Table 8

 Key recommendations of guidelines2,25

• A child over 2 months old presenting in the community with clinical signs consistent with pneumonia does not require any microbiological or radiological investigation before initiating treatment
• Despite blood cultures having a low sensitivity it is still recommended that they should be performed on all children admitted to hospital with pneumonia
• Acute phase reactants do not help distinguish between viral and bacterial pneumonia and should not be measured routinely
• A child <5 years old presenting to hospital with pyrexia (>39°C) of unknown origin should be considered for a chest radiograph
• Consolidation is the only reliable sign for the diagnosis of pneumonia
• There is currently no consensus as to whether all children admitted to hospital with clinically diagnosed pneumonia should have a chest radiograph. In fact, both guidelines highlight the difficulty with clinicians basing their diagnosis on the radiograph
• Further research is required to develop affordable, specific, and sensitive investigations for the diagnosis of bacterial and viral pneumonia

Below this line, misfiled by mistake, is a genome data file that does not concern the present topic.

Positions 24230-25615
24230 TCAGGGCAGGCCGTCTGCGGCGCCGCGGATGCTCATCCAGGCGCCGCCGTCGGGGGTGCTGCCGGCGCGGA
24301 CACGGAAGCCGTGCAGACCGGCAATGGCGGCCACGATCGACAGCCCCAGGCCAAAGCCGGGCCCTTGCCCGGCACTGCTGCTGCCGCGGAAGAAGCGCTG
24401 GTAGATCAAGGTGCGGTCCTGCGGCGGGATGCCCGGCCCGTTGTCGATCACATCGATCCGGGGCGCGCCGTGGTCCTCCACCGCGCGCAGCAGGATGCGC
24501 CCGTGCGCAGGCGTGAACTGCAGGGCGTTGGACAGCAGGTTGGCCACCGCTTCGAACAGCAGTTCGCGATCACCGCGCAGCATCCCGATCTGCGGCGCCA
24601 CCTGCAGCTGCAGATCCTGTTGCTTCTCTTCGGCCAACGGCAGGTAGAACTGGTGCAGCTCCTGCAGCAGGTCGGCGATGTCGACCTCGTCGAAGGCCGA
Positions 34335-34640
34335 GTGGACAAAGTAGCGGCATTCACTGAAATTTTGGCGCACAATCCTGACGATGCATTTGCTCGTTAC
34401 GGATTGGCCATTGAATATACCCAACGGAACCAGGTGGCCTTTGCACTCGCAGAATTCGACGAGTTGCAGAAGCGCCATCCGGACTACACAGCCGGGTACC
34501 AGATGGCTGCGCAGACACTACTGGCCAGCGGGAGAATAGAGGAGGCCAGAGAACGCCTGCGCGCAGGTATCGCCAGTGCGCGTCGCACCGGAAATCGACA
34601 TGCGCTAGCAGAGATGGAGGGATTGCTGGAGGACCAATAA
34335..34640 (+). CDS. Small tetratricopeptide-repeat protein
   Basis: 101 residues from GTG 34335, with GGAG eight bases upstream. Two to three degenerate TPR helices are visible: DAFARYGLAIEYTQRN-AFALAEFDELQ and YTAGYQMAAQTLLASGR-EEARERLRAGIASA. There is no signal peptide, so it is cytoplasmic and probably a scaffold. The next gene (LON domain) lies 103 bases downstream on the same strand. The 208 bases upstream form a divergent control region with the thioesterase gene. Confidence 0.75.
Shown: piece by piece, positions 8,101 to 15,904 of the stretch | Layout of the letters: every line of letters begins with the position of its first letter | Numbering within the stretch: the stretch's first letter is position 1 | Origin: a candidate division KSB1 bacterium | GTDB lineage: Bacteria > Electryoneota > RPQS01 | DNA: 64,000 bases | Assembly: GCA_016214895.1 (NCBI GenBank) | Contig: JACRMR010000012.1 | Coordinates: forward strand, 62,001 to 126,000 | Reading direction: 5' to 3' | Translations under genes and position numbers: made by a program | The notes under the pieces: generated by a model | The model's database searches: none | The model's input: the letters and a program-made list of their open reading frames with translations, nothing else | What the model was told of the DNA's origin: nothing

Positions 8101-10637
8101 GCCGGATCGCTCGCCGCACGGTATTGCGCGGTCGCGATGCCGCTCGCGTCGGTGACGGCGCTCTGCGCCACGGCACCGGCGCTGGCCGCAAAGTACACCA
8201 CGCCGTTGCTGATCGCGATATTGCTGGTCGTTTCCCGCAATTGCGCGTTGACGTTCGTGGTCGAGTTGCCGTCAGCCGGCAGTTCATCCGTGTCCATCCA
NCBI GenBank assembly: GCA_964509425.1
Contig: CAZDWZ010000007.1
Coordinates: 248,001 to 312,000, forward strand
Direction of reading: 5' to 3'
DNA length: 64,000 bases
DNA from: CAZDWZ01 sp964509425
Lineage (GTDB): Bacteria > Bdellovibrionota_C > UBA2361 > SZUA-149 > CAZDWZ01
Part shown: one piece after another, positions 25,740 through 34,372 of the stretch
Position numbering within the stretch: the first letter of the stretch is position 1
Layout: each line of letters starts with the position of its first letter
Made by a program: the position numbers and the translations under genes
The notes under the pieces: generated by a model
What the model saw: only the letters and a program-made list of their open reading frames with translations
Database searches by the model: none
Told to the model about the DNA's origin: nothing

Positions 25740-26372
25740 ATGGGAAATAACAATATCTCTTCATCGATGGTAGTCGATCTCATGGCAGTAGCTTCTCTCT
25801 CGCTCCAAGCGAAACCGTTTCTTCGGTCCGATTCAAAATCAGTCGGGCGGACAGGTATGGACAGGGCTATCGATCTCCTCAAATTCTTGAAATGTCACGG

• Amoxicillin is the first choice for oral antibiotic treatment in children <5 years old; alternatives are co-amoxiclav, cefaclor, erythromycin, clarithromycin, and azithromycin
• Because mycoplasma pneumonia is more prevalent in older children, macrolide antibiotics may be used as first line empirical treatment in children aged ⩾5 years
• Amoxicillin administered orally is effective for children >6 months who are well enough to be treated without hospital admission
• Intravenous antibiotics should be used in the treatment of pneumonia in children when the child is unable to absorb oral antibiotics or presents with severe symptoms and signs